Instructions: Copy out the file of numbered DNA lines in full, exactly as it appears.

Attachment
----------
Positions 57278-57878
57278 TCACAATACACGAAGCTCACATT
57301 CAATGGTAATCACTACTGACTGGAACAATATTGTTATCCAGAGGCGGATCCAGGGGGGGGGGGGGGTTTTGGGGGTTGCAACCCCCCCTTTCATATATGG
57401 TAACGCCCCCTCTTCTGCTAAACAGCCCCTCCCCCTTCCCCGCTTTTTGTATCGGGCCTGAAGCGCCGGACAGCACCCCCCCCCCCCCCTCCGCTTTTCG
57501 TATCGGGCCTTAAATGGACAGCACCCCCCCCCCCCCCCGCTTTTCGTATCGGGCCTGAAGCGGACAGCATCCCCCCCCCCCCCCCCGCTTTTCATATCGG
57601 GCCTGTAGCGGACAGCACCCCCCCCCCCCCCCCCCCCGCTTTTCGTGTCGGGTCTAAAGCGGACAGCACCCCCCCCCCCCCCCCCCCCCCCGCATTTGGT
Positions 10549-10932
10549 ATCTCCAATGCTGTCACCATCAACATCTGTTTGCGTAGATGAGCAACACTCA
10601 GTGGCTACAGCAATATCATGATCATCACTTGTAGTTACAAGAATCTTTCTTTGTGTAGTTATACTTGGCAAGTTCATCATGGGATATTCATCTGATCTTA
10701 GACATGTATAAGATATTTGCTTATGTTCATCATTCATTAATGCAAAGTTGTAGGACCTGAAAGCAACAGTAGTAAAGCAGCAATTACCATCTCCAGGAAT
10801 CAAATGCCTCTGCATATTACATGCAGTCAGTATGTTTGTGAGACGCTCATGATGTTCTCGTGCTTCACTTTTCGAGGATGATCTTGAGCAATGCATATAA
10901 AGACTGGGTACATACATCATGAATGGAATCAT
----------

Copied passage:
Positions 57278-57878
57278 TCACAATACACGAAGCTCACATT
57301 CAATGGTAATCACTACTGACTGGAACAATATTGTTATCCAGAGGCGGATCCAGGGGGGGGGGGGGGTTTTGGGGGTTGCAACCCCCCCTTTCATATATGG
57401 TAACGCCCCCTCTTCTGCTAAACAGCCCCTCCCCCTTCCCCGCTTTTTGTATCGGGCCTGAAGCGCCGGACAGCACCCCCCCCCCCCCCTCCGCTTTTCG
57501 TATCGGGCCTTAAATGGACAGCACCCCCCCCCCCCCCCGCTTTTCGTATCGGGCCTGAAGCGGACAGCATCCCCCCCCCCCCCCCCGCTTTTCATATCGG
57601 GCCTGTAGCGGACAGCACCCCCCCCCCCCCCCCCCCCGCTTTTCGTGTCGGGTCTAAAGCGGACAGCACCCCCCCCCCCCCCCCCCCCCCCGCATTTGGT
Positions 10549-10932
10549 ATCTCCAATGCTGTCACCATCAACATCTGTTTGCGTAGATGAGCAACACTCA
10601 GTGGCTACAGCAATATCATGATCATCACTTGTAGTTACAAGAATCTTTCTTTGTGTAGTTATACTTGGCAAGTTCATCATGGGATATTCATCTGATCTTA
10701 GACATGTATAAGATATTTGCTTATGTTCATCATTCATTAATGCAAAGTTGTAGGACCTGAAAGCAACAGTAGTAAAGCAGCAATTACCATCTCCAGGAAT
10801 CAAATGCCTCTGCATATTACATGCAGTCAGTATGTTTGTGAGACGCTCATGATGTTCTCGTGCTTCACTTTTCGAGGATGATCTTGAGCAATGCATATAA
10901 AGACTGGGTACATACATCATGAATGGAATCAT